PETALING JAYA: During the Malayan Emergency from 1948-1960, a military plan was devised by British general Harold Briggs to defeat the Malayan National Liberation Army by cutting off their support among the rural population.
Named the Briggs Plan, it is believed at least 500,000 people were forced to relocate from their homes into heavily guarded concentration camps known as “new villages”.
Yew Bon Tew and his family were among those who had to make a new home in the Jenjarom New Village, which was established on Aug 21, 1951.
“The British government commanded that we had to leave by Aug 21, failing which, they would burn our house. They were even authorised to kill those who did not follow the command,” the 83-year-old told FMT Lifestyle.
Their home in Tanjung Dua Belas was approximately 10km away. While it may not seem very far, they might as well have been worlds apart as the new village was rife with fear and suspicion.
“One day, they summoned all the young men to the Chinese primary school. The people who confessed to being communists were separated and taken away,” he recalled.
There were no roads when the Yew family arrived, and the entire village was fenced in. “The British government assigned lots to different families, and we had to build houses on the plot of land,” Yew said.
In the early days, there were approximately 590 houses in the village. Yew’s house was small and cramped as he had 11 other siblings.
Living conditions in the village were deplorable, and there was no sewage system in place. “There were only buckets that served as toilets. These buckets would be collected and used as fertiliser on the farms.”
Most of the villagers were Chinese; Yew estimates that 90% of them were Hokkien, while the rest were Hakka, Teochew and Hainanese. Family associations were formed to take care of their clans.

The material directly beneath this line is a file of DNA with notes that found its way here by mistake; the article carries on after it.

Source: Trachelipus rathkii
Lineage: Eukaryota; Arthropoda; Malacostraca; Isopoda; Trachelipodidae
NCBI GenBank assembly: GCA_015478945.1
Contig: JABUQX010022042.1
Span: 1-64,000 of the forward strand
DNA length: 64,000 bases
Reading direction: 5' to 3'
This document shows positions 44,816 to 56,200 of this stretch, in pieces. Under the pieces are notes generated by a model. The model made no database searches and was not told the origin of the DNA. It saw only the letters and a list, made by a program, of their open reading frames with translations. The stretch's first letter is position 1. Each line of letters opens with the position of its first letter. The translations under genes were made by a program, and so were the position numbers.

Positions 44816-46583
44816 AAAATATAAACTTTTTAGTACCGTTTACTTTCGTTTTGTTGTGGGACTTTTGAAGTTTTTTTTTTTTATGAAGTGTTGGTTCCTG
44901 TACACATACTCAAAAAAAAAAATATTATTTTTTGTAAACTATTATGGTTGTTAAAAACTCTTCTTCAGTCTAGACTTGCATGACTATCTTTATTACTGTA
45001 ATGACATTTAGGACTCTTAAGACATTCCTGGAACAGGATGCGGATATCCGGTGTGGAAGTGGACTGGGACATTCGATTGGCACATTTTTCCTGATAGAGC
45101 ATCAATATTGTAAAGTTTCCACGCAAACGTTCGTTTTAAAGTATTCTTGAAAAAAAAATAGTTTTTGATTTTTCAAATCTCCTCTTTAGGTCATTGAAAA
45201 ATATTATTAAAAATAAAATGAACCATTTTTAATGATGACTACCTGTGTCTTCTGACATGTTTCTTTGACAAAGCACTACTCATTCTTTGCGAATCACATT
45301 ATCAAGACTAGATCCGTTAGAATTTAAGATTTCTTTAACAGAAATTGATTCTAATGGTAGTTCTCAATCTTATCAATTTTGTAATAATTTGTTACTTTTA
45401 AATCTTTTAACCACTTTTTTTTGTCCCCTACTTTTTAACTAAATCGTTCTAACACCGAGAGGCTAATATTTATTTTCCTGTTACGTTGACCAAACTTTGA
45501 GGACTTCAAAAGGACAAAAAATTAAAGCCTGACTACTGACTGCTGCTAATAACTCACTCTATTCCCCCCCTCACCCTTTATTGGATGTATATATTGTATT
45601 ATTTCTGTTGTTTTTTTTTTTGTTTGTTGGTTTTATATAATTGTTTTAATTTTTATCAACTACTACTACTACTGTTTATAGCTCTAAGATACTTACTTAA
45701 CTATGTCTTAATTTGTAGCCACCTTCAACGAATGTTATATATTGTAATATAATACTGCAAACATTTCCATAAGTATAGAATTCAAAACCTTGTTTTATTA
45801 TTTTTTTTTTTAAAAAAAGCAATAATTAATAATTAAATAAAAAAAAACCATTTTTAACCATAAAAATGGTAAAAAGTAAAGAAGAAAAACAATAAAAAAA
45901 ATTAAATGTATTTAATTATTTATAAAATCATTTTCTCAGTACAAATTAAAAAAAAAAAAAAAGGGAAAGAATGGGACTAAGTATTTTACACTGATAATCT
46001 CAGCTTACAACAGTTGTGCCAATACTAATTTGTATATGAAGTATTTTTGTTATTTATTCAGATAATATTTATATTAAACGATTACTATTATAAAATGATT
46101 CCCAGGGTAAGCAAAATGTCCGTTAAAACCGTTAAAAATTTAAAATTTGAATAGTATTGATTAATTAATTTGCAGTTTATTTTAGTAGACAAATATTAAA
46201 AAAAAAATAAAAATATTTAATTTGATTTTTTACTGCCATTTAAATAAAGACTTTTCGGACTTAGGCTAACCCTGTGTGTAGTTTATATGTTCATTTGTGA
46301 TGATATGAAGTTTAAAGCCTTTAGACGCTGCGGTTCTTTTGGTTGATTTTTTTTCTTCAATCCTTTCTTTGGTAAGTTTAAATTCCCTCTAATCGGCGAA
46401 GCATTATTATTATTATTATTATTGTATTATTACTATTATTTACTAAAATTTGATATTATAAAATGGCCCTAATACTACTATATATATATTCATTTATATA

Although women were allowed to make a living by working in farms outside the village, they were subject to strict curfews and had to be back by 2pm.
They, however, were prohibited from taking food out with them as the British wanted to prevent any supplies from reaching the communists in the jungles.
Despite these harrowing memories, Yew has fond recollections of collecting ang pows and wearing brand-new handmade clothes during Chinese New Year.
Thankfully, he said, things got better after independence. In 1967, he married Lim Ah Bee, who had also grown up in the new village.
He initially made a living as a farmer but, in 1972, tragedy struck: while riding his motorbicycle, he was involved in a serious accident involving a bus.
Yew ended up in hospital for over 100 days and, upon being discharged, became a hawker. He retired around 14 years ago.
A happy village
While the Jenjarom New Village has long stood as a reminder of the early days, it eventually became known for gangsterism and drugs. In 2015, some of the villagers decided to band together to launch the “Happy Village” initiative to change this perception.
Yew was the first chairman of the organising committee and served for two years. Since then, every Chinese New Year, activities such as calligraphy and singing contests have been organised to draw visitors to the village.
Indeed, the Lunar New Year has become a vibrant affair in Jenjarom New Village, today known as Kampung Sungai Jarom. Preparations, Yew said, typically begin in late December. For him, traditions include painting words of blessings in Chinese calligraphy for his fellow villagers.
He always looks forward to gathering with his family for the festivities: he and his wife have nine children, 20 grandchildren, and one great-grandchild.
All in all, Yew’s early days in the new village may have been immensely difficult, but he has come to deeply love his new home – his happy village.
“I hope that the people of Jenjarom get better over time, that they are all happy and prosperous. I love the people of Jenjarom and they love me, too,” he concluded.